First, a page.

I am an avid collector of recipes! It’s a wonder I don’t bombard your subscription with them, but I really do try to refrain.
However, as I was making my food list for the upcoming Thanksgiving Dinner, I couldn’t help but get stuck on this one in particular. So far as I can tell, the original version of this recipe was issued by Hershey, over a hundred years ago! (I could be wrong about that, since, as we know, the internet does sometimes get things wrong!) 🙂
Still, the various recipes I have found for this particular chocolate cake do have some changes in them, depending on who’s making the cake. This particular variation is my own, with a few changes here, and a few changes there.
Please note the helpful hints you’ll find after the recipe. If someone had shared them with me, things might have gone more smoothly for me the first time!
Vintage Chocolate Cake Recipe
2 C flour (all purpose)
2 C granulated sugar
1 C cocoa powder (unsweetened)
1 1/2 tsp. baking soda
1 1/2 tsp. baking powder
1 tsp. salt
1 C milk (can use buttermilk for a richer flavor)
2 eggs (large)
1/2 C vegetable oil (can also use melted coconut oil)
2 tsp. pure vanilla extract
1 C boiling water
- Prepare by heating your oven to 350 degrees F and spraying two nine-inch cake pans with baking spray. You can also grease the pan with butter if you choose, then lightly dust with flour.
- Combine flour, baking soda, baking powder, sugar, salt and cocoa in a large bowl or in the bowl of your stand mixer. Whisk thoroughly to completely combine, or use mixer to completely combine all ingredients.
- Add milk, oil, eggs and vanilla extract to the flour mixture. Mix until completely combined. *Reduce speed to CAREFULLY add boiling water, allowing to mix until completely combined.
- Divide batter between two cake pans, place in preheated oven and bake for 30-35 minutes, at which time a tooth pick can be inserted. If it comes out clean, the cake is done!
You can frost with your choice of amazing frostings, but I love chocolate buttercream myself. Cream cheese frosting is also amazing on this particular cake, as is a nice homemade caramel drizzle.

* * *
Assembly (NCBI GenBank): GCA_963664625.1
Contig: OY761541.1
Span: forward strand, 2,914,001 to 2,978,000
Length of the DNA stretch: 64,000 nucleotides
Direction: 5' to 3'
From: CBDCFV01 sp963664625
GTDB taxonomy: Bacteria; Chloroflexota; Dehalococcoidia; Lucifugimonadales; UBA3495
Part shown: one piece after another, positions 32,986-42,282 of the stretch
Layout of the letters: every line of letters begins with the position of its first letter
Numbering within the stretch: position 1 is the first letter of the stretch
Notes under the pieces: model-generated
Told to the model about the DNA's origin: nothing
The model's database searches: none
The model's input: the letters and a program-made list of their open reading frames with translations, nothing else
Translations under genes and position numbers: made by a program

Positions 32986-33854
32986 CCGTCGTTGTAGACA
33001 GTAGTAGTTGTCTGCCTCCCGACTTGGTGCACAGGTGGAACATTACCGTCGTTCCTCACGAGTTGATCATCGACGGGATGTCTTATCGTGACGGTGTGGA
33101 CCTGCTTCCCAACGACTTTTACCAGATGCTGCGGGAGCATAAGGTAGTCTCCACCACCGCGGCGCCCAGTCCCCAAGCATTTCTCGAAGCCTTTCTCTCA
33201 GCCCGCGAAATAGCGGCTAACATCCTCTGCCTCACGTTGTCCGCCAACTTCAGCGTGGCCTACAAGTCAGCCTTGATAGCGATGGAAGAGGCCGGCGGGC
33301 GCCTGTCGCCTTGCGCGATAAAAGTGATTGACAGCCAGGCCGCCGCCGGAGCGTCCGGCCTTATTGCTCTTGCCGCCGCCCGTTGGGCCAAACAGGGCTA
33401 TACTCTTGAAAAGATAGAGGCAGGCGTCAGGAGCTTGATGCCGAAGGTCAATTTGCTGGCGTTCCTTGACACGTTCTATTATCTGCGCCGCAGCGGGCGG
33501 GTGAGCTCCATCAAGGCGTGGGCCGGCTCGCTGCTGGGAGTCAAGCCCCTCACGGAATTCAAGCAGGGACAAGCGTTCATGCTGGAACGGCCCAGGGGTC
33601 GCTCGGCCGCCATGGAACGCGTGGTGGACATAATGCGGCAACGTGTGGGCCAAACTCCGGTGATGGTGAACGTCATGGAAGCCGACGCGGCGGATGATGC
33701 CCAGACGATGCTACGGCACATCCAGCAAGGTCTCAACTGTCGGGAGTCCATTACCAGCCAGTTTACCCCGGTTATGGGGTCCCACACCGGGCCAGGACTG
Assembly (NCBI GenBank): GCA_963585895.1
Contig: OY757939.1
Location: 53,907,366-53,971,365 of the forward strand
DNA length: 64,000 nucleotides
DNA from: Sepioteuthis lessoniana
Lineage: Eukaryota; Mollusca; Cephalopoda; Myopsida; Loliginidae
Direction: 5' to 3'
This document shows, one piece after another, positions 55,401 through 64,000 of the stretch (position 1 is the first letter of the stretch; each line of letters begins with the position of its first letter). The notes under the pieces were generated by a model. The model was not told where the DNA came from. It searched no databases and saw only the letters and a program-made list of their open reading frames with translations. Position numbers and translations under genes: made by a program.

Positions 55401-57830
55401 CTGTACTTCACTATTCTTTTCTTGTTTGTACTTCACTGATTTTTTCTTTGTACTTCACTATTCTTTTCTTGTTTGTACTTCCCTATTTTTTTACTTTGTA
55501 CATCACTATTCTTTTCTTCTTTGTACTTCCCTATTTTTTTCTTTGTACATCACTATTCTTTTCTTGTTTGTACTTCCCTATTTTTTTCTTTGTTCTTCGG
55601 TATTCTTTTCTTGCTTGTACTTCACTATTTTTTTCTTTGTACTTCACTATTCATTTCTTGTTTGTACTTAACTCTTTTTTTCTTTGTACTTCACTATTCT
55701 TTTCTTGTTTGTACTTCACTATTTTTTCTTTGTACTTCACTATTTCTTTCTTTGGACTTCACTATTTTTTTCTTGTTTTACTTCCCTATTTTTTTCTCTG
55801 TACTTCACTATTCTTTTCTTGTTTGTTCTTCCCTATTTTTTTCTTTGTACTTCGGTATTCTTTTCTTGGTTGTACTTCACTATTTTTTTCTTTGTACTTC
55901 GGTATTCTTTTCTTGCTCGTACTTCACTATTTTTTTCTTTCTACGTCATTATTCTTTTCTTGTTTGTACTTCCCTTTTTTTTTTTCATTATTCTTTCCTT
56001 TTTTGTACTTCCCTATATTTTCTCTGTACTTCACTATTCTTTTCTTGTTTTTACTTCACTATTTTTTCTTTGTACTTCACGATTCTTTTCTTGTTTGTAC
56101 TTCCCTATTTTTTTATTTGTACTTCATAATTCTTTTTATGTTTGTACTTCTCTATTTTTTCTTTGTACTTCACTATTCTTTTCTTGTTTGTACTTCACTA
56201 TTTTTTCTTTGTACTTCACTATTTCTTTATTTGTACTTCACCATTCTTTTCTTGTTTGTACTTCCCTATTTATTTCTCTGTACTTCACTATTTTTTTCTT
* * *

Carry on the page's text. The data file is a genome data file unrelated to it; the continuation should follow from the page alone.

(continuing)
*On adding the boiling water… make SURE you reduce the blender speed, if you are using one. If you don’t, your thinned batter will splatter all over the place. Also, note that your batter will look a lot thinner than what you’re use to, especially if comparing with a boxed cake mix. The first time I made this recipe, I really worried that it wouldn’t turn out because of this, but believe me when I say, it will be just fine!
*On frosting your finished cake… Allow to cool completely before beginning. This cake is so moist and delicate that it will flake off if you frost it warm. It’s not a huge problem if you’re using chocolate frosting, but it can mar the color of a lighter frosting.
*This cake can be frozen… If you want to make this cake in advance, or make extras for quick serving at another time, you can freeze them. Just mix and bake according to the directions and cool. Then wrap first with plastic wrap, wrap again with foil and place each layer separately in freezer bags. They will keep for up to 2 months. When you’re ready to frost and serve them, just allow them to hang out in the fridge all night.
*Using larger, rectangular pans… You can also use this recipe, but bake it in a sheet pan or a 9X13 casserole dish. This makes it easy to transport to dinners and functions, without worrying about shifting layers!
If you missed other posts from this series, we invite you to follow >>>November 2018 Series Introduction